Jenée Desmond-Harris

 You have been through some deeply traumatizing experiences, overcome them, taken amazing care of yourself, and worked to undo any harm you caused. It would be such a shame to let this woman’s threatened Facebook campaign against you derail all that progress. In fact, when you think about her threats, I want you to consider how mild they are compared to what you’ve already survived. You are a very strong person. If (and this is a big if…My guess is that most people will see any letter she posts on Facebook and go “What the hell is this about? Seems messy” and keeps scrolling) she manages to rally people against you, I want you to feel confident that you can handle it. You can sign out of Facebook and continue to focus on your own healing journey, with the help of your therapist. You will be okay. You always have been.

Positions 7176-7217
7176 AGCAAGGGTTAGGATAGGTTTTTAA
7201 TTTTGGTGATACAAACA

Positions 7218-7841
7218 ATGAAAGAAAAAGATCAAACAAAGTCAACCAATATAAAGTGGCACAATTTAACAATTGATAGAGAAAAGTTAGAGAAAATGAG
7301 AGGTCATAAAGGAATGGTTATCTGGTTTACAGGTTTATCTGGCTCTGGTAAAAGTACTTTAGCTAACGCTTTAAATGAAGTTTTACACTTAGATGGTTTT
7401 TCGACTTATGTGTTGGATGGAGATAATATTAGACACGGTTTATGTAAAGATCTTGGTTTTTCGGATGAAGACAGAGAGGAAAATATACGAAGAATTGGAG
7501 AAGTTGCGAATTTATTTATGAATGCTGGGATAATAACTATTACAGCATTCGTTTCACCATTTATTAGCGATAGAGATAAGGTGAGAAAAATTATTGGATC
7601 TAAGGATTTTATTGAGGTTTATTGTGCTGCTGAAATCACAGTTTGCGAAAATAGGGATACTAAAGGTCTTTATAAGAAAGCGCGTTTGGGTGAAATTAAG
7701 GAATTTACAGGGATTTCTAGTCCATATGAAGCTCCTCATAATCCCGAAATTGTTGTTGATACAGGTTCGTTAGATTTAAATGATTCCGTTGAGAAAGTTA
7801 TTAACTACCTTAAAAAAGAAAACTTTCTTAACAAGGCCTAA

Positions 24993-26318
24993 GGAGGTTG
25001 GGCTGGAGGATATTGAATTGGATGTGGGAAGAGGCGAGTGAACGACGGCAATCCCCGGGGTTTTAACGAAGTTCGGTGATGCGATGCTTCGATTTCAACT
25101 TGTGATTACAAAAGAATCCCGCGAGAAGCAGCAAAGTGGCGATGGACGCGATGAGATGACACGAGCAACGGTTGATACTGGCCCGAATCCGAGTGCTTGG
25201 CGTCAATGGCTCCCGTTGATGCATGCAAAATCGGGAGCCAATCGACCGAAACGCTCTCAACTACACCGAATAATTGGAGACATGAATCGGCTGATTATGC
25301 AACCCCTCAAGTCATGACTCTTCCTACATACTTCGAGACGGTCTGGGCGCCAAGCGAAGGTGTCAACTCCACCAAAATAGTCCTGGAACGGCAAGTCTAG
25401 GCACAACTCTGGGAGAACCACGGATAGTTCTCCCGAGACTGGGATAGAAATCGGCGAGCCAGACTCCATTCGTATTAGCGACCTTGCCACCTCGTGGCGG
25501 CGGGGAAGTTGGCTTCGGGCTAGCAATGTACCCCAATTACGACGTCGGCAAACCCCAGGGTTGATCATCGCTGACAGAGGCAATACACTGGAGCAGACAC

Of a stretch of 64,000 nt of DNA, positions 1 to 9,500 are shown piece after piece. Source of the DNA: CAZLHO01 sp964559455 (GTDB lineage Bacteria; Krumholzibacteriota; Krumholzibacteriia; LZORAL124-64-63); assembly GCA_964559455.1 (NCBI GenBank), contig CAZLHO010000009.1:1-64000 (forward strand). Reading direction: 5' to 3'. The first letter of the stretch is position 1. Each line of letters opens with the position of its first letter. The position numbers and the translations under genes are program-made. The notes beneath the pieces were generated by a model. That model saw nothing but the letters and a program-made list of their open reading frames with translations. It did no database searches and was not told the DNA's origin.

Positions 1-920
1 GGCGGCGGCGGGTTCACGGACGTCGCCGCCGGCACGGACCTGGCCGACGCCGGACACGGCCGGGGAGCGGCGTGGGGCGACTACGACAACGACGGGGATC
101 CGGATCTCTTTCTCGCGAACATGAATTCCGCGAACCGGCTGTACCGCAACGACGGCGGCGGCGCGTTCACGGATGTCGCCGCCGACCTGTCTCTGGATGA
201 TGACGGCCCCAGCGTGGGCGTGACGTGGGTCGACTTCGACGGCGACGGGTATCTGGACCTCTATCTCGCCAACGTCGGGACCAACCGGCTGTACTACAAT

Jenée Desmond-Harris

We’ll wrap it up here. Thanks for joining, and I’ll talk to you next time.